There are a variety of interesting military technologies engineered for the Global Hawk drone which may have proven useful for Haiti relief efforts following the devastating earthquake in 2010; Electro-Optical/Infra-Red cameras could perform video imaging functions and beam back real-time feeds from disaster areas to ground control stations where human decision-makers could respond rapidly. As an unmanned system, Global Hawk did not have to accommodate pilot fatigue or schedule requirements and can therefore stay airborne for more than thirty-four hours. This kind of durability may have been useful in Haiti as it could have helped lessen the risks and burdens placed upon manned helicopters patrolling the area.
Also, in a manner that may have contributed to crucial life-saving efforts, Global Hawk infrared cameras would have been able to detect a heat signature emitting from an otherwise undetectable human body lying beneath concrete and rubble. Such sensor precision could have enabled rescue workers with cranes and other rescue equipment to try to locate survivors.
Infrared sensors of the Global Hawk were, in fact, also used in 2007 to help the California Department of Forestry and Fire Prevention by providing firefighters with a more complete and accurate picture of the wildfires.
“Unmanned aircraft like the Global Hawk provide extremely detailed infrared images to the National Interagency Fire Center to help better coordinate firefighting efforts,” (former) Maj. Gen. Hank Morrow, Air Force North, said in a 2007 Air Force report.
The Air Force’s Global Hawk drone also uses a Synthetic Aperture Radar, a technology which sends a forward electromagnetic “ping” to the ground and then analyzes the return signal to produce an image or rendering of the ground below. This technology can prove particularly significant in circumstances wherein rain, fog or clouds could obscure any kind of standard view from an EO/IR camera. Radar signals travel through clouds. The Global Hawk also utilized Ground Moving Target Indicator, a sensor which detects ground movement. While typically used to locate and track things like the movement of enemy armored vehicles, tactical trucks or other ground assets, it certainly seems feasible that GMTI might be able to detect relief vehicles moving on the ground in key areas and therefore function as an information relay “node” connecting otherwise separated rescue command centers potentially unable to communicate.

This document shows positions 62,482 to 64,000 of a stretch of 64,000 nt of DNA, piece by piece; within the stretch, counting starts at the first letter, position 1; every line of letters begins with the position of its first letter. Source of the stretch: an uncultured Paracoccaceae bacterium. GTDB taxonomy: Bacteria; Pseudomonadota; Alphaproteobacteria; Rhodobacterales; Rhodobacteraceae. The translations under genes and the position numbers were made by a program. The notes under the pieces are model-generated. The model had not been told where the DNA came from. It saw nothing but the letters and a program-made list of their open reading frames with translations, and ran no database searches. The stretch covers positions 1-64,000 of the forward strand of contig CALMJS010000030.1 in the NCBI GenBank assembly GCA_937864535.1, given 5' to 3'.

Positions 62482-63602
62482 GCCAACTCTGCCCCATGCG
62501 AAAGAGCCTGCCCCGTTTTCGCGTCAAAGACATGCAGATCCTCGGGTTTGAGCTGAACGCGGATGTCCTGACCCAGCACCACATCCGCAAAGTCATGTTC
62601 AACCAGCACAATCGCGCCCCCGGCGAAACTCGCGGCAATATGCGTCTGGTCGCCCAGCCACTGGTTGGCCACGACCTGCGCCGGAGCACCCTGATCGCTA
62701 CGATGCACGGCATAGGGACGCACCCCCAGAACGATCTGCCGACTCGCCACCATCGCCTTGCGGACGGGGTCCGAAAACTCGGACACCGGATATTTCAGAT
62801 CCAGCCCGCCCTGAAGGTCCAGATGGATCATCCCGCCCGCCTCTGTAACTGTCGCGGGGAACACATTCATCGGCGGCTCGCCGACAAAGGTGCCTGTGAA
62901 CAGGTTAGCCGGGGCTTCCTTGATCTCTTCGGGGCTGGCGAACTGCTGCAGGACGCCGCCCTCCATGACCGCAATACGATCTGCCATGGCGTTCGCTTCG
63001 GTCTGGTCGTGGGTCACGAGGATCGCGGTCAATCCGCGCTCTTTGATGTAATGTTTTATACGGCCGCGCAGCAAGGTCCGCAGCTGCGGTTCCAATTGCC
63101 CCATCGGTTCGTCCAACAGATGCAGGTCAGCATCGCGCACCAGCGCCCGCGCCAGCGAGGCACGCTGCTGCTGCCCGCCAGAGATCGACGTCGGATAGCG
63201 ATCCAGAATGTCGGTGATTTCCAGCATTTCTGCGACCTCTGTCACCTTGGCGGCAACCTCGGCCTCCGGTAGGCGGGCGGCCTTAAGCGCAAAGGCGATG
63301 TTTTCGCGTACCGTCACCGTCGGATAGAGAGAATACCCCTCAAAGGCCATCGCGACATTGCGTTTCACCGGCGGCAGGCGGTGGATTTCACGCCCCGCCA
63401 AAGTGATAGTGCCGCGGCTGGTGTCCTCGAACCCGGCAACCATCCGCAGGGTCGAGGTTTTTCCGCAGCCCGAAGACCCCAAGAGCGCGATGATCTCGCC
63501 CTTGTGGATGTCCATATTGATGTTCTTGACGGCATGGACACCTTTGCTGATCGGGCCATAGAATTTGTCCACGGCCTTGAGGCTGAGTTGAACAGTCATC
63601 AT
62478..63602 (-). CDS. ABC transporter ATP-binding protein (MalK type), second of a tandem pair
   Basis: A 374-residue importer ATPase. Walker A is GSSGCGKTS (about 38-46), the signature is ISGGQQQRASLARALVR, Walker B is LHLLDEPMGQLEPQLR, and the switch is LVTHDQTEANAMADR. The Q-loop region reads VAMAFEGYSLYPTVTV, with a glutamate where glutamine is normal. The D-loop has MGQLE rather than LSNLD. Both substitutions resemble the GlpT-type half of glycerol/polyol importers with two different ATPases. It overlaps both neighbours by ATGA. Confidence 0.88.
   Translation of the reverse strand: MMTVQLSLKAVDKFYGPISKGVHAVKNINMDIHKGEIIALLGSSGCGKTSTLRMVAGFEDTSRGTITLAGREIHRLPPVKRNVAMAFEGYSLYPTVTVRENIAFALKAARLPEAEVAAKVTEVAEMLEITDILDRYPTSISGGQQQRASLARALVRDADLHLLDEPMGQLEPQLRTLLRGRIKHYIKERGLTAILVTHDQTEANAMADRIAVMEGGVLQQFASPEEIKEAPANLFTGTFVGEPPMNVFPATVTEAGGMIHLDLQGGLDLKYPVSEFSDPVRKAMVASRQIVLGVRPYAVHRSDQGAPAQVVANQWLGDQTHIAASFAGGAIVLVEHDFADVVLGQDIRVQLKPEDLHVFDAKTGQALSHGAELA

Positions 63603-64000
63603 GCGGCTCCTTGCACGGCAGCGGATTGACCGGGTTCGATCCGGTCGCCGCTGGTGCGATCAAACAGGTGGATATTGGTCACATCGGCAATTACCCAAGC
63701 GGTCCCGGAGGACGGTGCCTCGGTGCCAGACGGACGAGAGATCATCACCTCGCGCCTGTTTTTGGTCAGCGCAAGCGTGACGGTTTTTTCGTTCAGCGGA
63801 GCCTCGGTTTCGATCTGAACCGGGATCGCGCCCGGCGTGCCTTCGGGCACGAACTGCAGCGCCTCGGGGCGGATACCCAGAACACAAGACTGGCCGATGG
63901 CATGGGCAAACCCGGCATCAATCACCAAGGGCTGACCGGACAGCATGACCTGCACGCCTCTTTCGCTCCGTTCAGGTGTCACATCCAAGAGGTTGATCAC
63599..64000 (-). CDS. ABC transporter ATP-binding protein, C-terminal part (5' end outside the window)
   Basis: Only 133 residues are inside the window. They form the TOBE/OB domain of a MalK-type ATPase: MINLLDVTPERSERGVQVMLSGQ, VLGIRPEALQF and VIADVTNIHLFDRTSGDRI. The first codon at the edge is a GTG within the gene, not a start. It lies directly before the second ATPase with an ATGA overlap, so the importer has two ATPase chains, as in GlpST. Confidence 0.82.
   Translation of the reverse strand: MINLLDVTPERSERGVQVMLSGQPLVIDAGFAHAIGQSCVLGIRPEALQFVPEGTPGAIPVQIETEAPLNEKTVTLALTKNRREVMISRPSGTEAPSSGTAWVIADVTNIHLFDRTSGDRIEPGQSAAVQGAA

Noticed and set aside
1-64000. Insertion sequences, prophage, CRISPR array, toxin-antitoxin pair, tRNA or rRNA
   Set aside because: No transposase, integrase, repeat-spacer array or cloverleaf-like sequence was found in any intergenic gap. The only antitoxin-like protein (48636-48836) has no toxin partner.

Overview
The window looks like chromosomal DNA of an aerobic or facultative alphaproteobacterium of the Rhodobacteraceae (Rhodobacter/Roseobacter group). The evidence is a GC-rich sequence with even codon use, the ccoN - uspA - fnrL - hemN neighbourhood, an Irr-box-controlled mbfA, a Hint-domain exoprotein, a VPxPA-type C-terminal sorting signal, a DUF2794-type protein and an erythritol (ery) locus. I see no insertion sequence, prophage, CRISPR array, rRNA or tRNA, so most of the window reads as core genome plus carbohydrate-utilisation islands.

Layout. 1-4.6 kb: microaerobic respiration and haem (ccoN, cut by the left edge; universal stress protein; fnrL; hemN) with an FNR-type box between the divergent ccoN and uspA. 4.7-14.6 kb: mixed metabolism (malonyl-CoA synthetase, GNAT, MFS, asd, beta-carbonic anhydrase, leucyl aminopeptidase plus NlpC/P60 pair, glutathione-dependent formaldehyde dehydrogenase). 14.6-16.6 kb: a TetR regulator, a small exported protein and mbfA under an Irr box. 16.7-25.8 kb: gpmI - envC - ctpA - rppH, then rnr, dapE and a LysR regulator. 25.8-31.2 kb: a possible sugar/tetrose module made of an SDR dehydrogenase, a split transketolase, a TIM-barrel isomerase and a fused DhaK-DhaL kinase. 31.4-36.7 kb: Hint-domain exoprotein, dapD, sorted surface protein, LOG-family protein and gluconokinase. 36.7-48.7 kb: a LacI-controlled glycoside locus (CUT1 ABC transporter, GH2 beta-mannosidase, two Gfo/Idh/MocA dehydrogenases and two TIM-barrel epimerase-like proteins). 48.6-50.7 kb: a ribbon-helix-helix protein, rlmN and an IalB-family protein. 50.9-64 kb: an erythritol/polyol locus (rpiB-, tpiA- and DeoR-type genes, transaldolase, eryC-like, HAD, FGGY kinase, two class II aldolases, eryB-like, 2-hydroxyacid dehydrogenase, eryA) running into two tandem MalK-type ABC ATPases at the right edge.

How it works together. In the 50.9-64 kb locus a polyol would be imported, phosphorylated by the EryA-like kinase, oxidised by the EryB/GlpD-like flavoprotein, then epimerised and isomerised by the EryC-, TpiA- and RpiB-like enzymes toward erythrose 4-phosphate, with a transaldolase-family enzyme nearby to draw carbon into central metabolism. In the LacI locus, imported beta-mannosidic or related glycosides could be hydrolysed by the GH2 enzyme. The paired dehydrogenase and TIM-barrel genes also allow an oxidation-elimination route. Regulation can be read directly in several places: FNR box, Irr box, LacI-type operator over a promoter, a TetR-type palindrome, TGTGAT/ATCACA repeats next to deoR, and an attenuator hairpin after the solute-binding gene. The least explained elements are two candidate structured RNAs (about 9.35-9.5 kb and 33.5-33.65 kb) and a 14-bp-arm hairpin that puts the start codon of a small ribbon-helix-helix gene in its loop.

Interestingly, advances in autonomy, manned-unmanned teaming, sensing and computing might position a Global Hawk drone in an even more advantageous or helpful position today, should its military technologies be called upon for some domestic crisis or civilian disaster. Modern sensor cameras are not only longer range and higher fidelity than they were in 2010, but also much better networked and computer enabled.
For example, advanced on-board computer processing might be able to leverage advanced artificial intelligence-enabled algorithms to process, organize and analyze incoming sensor data in order to discern key moments of relevance among hours of video feed surveillance data to expedite disaster response. Multi-node drone to drone and drone to manned aircraft connectivity is an area of emerging technical progress which might also streamline and accelerate information sharing, meaning rescue or relief workers might much more quickly learn of crucial development during a fast-evolving disaster scenario.
After reflecting upon the suite of technologies contained in a Global Hawk, it does not seem difficult to envision a wide range of non-combat scenarios wherein they might prove to have a decisive impact. For example, stranded survivors might need to be found during a massive flood, a mission possibly performed by Global Hawks to free up manned helicopters for rescue operations. Furthermore, many disasters such as floods, wildfires or hurricanes can span large swaths of territory, a circumstance which might make it difficult for manned platforms to sufficiently cover or patrol at-risk areas. Operating at high altitudes up to 60,000 feet for over 34 hours at a time, a Global Hawk might be positioned to efficiently blanket otherwise “un-coverable” or “unreachable” disaster areas. Perhaps the largest impact may simply be explained, quite simply, in terms of “time.” The faster a survivor is found, the faster a fire is contained or the faster damaged areas can be analyzed and determined means the faster more lives can be saved.
Kris Osborn is the defense editor for the National Interest. Osborn previously served at the Pentagon as a Highly Qualified Expert with the Office of the Assistant Secretary of the Army—Acquisition, Logistics & Technology. Osborn has also worked as an anchor and on-air military specialist at national TV networks. He has appeared as a guest military expert on Fox News, MSNBC, The Military Channel, and The History Channel. He also has a Master’s Degree in Comparative Literature from Columbia University.